In Florida, the "reform" legislation eliminates teacher tenure and bases 50 percent of teachers' evaluations on standardized test scores. The legislation also calls for merit pay for test-score gains and requires districts to develop tests in every subject that is taught, including art, band, choir, physical education, and on and on. Critics warned that the legislation was a multi-billion-dollar unfunded mandate, because the legislature is not providing funding for merit pay or for test development. I don't know whether this legislation is stupid or insane; I expect it is both. It certainly will not improve the quality of teaching and learning in Florida. I note that Michelle Rhee advised Gov. Rick Scott on his "reform" agenda. Shame on her.
In South Carolina, the legislature plans to cut $12 million from funding for physical education and guidance counselors, but managed to find $25 million to fund new charter schools. So, all the children in the state will be less fit so a handful of children can attend privately managed charters. Makes sense, no? Oh, yes, the legislature also found $10 million to pay for a golf tournament. I guess the money isn't all gone, but priorities have changed.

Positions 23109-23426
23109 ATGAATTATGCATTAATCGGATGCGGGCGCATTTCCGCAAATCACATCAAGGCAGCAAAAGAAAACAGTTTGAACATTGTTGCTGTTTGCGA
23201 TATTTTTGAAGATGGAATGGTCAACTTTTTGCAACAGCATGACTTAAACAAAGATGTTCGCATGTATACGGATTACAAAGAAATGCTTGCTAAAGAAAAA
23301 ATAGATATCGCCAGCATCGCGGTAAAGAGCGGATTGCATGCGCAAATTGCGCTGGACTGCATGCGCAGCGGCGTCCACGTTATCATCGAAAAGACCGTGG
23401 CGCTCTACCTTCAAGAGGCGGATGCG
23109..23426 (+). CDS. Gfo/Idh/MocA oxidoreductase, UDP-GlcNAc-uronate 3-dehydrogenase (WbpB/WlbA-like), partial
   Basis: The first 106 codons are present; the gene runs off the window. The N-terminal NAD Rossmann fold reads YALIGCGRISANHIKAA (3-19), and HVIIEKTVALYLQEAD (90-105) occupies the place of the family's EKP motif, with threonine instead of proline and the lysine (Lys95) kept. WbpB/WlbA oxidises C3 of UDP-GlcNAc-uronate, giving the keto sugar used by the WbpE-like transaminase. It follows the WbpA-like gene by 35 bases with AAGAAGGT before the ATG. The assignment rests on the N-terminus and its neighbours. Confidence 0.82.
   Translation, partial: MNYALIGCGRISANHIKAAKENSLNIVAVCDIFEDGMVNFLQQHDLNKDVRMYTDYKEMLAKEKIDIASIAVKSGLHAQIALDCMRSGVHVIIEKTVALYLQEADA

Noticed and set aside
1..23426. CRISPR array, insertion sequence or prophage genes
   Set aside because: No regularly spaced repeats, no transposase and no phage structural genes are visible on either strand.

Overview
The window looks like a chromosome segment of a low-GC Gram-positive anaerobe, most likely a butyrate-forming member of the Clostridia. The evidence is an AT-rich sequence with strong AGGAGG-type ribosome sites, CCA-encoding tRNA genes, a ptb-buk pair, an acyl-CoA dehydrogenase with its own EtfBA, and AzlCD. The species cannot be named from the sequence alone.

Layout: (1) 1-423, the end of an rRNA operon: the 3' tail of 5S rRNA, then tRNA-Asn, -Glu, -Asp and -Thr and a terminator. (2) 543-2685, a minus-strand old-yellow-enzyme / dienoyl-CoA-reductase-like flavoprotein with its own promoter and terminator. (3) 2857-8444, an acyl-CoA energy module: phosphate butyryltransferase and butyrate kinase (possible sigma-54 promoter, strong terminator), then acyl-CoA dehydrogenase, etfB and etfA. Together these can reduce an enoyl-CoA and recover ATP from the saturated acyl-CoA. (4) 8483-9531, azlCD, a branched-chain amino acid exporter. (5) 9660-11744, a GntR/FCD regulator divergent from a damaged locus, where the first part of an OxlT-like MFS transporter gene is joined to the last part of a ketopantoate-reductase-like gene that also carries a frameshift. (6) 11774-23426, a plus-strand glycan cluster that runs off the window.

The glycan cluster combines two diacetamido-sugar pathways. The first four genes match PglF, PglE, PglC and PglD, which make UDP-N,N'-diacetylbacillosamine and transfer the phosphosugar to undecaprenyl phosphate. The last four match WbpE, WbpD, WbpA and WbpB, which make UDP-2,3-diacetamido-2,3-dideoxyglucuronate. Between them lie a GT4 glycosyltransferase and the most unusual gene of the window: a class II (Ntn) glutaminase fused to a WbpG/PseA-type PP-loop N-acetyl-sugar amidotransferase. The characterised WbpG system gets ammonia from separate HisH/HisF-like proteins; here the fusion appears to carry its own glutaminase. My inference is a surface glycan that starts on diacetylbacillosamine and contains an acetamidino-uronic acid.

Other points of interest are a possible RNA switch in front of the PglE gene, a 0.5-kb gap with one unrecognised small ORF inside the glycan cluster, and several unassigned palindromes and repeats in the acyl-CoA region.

In Wisconsin, Gov. Scott Walker pushed through his legislation to curtail collective-bargaining rights for public-sector unions, as part of his "education reform" agenda. The same legislation permits the governor to sell public utilities without competitive bidding. Being a true corporate reformer, Gov. Walker wants to lift the income cap on vouchers, so that everyone can attend non-public schools at public expense. He wants more charter schools. And he wants to cut the budget for public education by $900 million.